What is striking about Open Access (OA) is that it so obviously the right and rational way for the research community to respond to the networked world. Indeed, one could aptly describe it as a no-brainer — or, as OA advocate Stevan Harnad likes to put it, OA is “raincoat science” (“It's raining, kids, and you're getting wet: Time to put on your raincoats!”).
What is odd about OA is that so few in the research community yet appear to have understood (or at least accepted) its inevitability. Such myopia is doubtless no accident — many have a vested interest in the status quo, while others instinctively fear change, and have an irrational abhorrence of the new.
As a consequence, what is surely “inevitable and optimal” has been delayed now for over a decade and a half: While universal OA could in theory be realised practically overnight, it is estimated that still only around 30% of the world's academic and scientific literature is freely available on the Web.
Fortunately some do “get it” the moment the concept is explained to them — as did Bernard Rentier, a professor of virology and immunology at the University of Liège (ULg), in 1998.
Rentier had been appointed vice-rector in charge of research policy and libraries at ULg the year before — a position that inevitably focused his professorial mind on a number of problems for which OA turns out to be the solution. This became apparent to him during a conversation he had with a science librarian, who introduced him to the concept behind the then incipient OA movement.
“[I]t was immediately obvious to me that this was the logical approach to take,” says Rentier, “especially as the new technology that was then emerging made it entirely possible.”
For a start, he says, he saw that OA could help alleviate the serials crisis — an unwelcome burden on universities that each year sees larger and larger chunks of their library budgets swallowed up by increases in journal subscription prices.
He also realised that by making their papers freely available on the Web, ULg researchers could increase both their impact and their visibility within the global research community — something that all researchers and their institutions desire.
Finally, Rentier could see that OA would allow ULg to demonstrate to the world the quality of the research its scientists were doing, and thus enhance its institutional reputation.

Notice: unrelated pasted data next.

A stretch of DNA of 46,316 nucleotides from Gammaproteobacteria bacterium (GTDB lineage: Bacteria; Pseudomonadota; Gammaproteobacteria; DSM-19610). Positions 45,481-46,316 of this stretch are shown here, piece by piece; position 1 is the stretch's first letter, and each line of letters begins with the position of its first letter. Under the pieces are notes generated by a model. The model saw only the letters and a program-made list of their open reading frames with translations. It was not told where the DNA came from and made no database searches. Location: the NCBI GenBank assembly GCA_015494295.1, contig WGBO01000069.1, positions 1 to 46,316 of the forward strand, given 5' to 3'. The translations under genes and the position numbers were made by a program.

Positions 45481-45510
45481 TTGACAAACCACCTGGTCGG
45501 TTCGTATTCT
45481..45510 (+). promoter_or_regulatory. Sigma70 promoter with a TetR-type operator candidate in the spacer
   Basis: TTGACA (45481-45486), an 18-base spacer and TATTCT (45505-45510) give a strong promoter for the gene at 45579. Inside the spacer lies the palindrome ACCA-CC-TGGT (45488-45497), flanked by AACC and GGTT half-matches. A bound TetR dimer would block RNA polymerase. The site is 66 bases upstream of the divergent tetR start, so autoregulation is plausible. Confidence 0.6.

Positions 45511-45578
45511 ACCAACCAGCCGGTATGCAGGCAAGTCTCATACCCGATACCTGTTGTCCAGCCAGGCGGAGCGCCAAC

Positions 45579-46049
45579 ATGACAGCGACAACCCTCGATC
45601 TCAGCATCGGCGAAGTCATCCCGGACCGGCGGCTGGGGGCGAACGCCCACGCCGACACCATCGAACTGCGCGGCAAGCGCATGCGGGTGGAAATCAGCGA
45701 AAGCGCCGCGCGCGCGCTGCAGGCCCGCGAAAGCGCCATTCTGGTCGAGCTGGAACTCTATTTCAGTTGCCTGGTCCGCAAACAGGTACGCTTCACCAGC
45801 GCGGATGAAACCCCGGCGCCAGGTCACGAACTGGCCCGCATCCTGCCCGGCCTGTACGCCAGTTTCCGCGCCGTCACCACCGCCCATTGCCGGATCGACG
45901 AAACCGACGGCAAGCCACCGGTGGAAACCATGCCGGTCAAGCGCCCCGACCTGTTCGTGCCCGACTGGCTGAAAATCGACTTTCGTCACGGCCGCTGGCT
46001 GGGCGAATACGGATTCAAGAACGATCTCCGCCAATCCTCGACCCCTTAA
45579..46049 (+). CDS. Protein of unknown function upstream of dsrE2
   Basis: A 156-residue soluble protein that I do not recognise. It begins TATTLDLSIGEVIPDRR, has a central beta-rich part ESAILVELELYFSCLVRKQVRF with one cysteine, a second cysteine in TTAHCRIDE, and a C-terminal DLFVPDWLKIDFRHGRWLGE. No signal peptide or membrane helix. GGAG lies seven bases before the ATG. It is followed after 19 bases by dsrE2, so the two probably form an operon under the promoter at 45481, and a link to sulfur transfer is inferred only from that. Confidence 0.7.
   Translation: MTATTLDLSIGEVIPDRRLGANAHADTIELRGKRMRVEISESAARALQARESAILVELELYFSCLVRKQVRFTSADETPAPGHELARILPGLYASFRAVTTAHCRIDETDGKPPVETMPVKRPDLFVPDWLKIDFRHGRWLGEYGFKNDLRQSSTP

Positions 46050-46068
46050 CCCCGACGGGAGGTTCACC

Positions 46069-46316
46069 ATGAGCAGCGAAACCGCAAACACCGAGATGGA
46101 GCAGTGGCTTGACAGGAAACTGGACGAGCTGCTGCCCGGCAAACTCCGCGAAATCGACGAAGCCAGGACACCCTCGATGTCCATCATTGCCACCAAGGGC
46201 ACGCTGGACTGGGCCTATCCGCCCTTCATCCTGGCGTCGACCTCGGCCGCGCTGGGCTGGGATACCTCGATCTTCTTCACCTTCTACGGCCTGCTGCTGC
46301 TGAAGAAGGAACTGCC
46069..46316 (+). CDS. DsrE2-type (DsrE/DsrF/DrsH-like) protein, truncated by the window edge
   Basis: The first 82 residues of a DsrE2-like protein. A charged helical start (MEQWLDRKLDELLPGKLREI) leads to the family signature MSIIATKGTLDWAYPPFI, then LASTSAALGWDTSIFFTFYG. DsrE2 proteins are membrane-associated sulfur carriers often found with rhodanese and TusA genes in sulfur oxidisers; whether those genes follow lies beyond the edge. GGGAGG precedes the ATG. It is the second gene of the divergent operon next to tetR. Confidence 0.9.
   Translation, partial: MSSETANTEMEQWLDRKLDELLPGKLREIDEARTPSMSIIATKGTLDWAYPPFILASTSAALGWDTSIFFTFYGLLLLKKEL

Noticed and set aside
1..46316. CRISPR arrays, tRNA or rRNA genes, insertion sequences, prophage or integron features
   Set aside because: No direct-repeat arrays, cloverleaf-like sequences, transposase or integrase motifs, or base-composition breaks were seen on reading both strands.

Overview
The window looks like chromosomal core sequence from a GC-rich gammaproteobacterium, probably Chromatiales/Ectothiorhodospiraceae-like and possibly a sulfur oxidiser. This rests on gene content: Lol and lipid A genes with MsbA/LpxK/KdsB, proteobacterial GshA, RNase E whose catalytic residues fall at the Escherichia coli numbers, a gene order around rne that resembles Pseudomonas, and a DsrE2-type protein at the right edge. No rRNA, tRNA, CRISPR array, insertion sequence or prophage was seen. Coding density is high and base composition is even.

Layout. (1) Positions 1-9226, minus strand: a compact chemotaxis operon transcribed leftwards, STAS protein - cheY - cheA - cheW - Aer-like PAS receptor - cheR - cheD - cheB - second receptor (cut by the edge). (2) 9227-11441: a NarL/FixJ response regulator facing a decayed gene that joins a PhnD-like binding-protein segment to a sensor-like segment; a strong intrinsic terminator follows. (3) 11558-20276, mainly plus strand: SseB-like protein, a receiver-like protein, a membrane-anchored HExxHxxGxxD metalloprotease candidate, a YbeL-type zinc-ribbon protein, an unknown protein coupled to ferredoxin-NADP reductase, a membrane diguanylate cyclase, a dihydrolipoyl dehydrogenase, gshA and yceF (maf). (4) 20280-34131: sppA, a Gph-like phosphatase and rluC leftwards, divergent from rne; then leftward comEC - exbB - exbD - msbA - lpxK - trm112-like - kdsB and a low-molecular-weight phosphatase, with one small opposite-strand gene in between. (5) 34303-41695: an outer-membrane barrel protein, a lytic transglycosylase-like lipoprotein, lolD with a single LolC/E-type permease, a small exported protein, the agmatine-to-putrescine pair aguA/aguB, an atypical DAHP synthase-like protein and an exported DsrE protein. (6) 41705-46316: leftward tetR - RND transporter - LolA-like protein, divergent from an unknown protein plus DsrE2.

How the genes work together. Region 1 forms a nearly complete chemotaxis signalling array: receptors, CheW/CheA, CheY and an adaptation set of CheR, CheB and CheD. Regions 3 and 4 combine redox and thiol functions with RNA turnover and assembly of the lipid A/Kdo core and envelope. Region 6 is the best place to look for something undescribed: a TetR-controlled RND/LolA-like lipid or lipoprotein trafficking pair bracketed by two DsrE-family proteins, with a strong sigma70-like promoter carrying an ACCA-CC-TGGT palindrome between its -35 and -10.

What was especially fortuitous about Rentier’s conversion to OA was that he is a man with unbounded energy and enthusiasm, and one in a position to create change more effectively than many OA advocates — particularly after he was elected Rector of ULg in 2005.
By now Rentier had concluded that although Gold OA (OA publishing) might prove to be a good long-term solution, the best short-term strategy was to embrace Green OA (self-archiving). In other words, instead of advising researchers to seek out an OA publisher for their papers, it was better to encourage them to carry on publishing as normal, but to make all their papers freely available on the Web — by self-archiving them.
To this end Rentier oversaw the creation of ULg’s own institutional repository (IR) — dubbed the Open Repository and Bibliography, or ORBi. This went live in November 2008, and the University’s researchers were invited to deposit all their papers in it. To help persuade them to do so Rentier began his own blog, and began a campaign of encouragement and exhortation.
Moreover, determined that ORBi should capture all the research being produced at the University, Rentier also introduced a self-archiving mandate — which requires all ULg researchers to deposit their papers in ORBi.
To further motivate compliance, Rentier announced that depositing papers in the repository was henceforth the sole mechanism for submitting them to be considered when researchers underwent performance review.
Fourteen months after it was launched ORBi had accumulated 30,000 bibliographic references, and more than 20,000 full text documents.
Today ORBi is the most active institutional repository of its type in the world (Ranking first of 1,418 IRs), and ULg researchers are beginning to see the benefits of embracing OA, both in terms of increased citations and prestige, and enjoying the excitement of seeing some of their older papers begin, as Rentier puts it, “to live a new life”.
But Rentier is not a man who would ever be content to see OA implemented in his own university alone: He wants the research community at large to seize the opportunities that OA provides. To that end he has also taken on the chairmanship of EnablingOpenScholarship (EOS).
Founded in 2009, EOS aims to persuade the world’s rectors, vice-chancellors and university presidents of the benefits of OA, and to tutor them in how best to achieve it.
He is also currently trying to persuade the National Research Fund of Belgium to adopt a green mandate, one that would require all papers resulting from research that it funds to be made OA.
Rentier was not the first senior manager in academia to introduce a green OA mandate (that plaudit must go to Tom Cochrane, deputy vice-chancellor at Australia’s Queensland University of Technology, who introduced the world’s first university-wide mandate in 2004). Nevertheless, says Harnad, “Bernard is the first rector/VC to fully grasp and fully act upon OA”.
He adds: “Bernard understood, implemented exactly the right mandate at Liège (Immediate Deposit/Optional Access, linked to performance evaluation) and, in addition, immediately assumed the leadership in university OA policy, not just in Europe but worldwide.”
In short, Bernard Rentier is no armchair enthusiast of OA; he is an energetic advocate who has proved himself both able and willing to institute change at home and abroad. Indeed, says Rentier, it is not just change he seeks, but “a global revolution” in scholarly communication.
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